How to review a piece of art designed to make you nod off? I suppose the obvious place to start with Duckie’s overnight sleepover show ‘Lullaby’ is to note that I got a respectable amount of shuteye. The same cannot be said of all 49 of my fellow sleepers, tucked into the Barbican Pit in two concentric circles of beds – light sleepers should think hard before signing up for this nine hour experience, because the fun but flimsy performance portions are not going to compensate for a restless night.
These may not be the most helpful references you've ever read, but said performance sections reminded me of the puppet-based kids’ telly of my youth – ‘Playdays’, ‘Dappledown Farm’, ‘Sesame Street’ – crossed with the cartoon fantasy films of Hayao Miyazaki.
In a prodigious array of costumes, the four performers put on a surreal pageant of friendly, fantastical animals, swaying dreamily about a stage in the centre of the room, singing Matthew Robins’s plaintive original songs.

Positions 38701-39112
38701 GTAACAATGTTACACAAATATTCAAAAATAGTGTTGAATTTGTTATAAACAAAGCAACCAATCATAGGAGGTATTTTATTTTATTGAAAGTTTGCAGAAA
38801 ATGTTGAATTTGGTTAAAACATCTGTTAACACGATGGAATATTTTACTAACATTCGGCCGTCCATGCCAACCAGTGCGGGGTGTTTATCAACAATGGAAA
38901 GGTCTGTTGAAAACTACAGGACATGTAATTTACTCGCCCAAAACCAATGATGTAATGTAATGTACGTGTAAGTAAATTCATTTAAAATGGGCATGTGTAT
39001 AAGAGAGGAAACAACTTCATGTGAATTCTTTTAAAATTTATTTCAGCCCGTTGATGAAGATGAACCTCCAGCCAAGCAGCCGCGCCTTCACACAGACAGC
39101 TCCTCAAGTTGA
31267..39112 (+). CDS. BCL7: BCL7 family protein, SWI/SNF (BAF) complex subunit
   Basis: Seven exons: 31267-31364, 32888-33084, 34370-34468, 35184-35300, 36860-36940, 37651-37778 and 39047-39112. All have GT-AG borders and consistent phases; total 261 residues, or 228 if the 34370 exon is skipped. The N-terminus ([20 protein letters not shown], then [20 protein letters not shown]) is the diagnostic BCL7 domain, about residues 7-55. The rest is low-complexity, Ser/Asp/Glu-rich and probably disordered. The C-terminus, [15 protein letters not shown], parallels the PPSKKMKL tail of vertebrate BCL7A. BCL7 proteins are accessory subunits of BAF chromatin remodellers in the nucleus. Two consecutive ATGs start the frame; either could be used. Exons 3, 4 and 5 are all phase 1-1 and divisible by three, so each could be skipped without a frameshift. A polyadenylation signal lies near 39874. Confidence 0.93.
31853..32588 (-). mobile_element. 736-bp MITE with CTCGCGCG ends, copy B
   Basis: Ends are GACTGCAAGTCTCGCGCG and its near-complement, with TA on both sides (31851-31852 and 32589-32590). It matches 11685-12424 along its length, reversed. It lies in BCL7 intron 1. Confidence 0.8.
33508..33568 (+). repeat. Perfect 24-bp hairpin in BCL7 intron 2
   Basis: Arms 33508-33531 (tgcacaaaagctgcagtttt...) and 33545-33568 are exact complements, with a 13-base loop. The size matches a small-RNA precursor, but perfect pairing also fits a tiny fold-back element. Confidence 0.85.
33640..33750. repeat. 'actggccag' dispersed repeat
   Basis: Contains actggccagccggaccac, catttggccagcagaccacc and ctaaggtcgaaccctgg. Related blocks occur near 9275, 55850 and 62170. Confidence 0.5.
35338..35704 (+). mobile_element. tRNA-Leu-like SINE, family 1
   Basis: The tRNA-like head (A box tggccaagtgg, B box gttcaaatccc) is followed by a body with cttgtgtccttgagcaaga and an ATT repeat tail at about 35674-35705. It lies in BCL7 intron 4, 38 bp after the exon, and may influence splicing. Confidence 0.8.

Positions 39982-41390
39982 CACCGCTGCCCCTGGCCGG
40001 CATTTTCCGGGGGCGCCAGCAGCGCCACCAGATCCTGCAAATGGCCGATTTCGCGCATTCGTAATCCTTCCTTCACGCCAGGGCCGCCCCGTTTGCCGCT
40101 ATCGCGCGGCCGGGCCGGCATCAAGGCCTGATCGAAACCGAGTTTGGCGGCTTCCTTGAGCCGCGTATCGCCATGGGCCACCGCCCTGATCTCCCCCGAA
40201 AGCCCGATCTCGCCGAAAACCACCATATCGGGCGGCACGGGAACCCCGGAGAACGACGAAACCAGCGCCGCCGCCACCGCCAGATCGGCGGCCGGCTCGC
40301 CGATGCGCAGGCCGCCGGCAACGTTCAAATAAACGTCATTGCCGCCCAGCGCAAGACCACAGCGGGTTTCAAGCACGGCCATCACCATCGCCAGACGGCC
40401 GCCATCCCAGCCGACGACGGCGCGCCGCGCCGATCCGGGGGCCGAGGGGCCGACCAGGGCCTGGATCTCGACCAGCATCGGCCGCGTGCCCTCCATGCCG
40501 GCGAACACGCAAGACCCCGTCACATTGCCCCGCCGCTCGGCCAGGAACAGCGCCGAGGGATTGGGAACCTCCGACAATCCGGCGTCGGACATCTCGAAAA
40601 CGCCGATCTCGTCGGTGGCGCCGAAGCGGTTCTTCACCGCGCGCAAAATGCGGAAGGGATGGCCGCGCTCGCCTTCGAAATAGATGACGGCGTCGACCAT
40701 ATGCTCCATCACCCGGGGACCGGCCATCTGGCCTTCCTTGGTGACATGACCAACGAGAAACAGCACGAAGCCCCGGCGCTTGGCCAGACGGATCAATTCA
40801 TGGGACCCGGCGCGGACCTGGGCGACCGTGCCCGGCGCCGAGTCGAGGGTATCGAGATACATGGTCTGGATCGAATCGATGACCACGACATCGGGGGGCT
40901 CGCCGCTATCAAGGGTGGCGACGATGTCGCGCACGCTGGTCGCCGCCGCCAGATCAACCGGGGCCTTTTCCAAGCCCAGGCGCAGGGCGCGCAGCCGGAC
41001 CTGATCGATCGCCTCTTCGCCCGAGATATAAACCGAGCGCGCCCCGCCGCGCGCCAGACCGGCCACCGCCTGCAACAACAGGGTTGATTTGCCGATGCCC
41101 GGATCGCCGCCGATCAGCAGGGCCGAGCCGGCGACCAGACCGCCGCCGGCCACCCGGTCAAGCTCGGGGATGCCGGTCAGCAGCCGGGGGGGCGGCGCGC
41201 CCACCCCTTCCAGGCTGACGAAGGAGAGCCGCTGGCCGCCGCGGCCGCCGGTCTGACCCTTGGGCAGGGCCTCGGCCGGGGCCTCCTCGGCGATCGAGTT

The first part mostly consists of some octopuses singing about how brilliant it is being an octopus; I feel asleep during the dreamier second half, but woke in time to marvel at a silent constellation of glowing jellyfish, swirling about the room before winking out one by one and leaving us to our slumbers.
The opposite of provocative, and with little to say about our relationship with sleep, ‘Lullaby’ is liable to go down as a sweet curiosity within Duckie’s progressive cabaret canon. But I enjoyed it nonetheless, a weird, winsome little show which projects a childlike magic onto the night.
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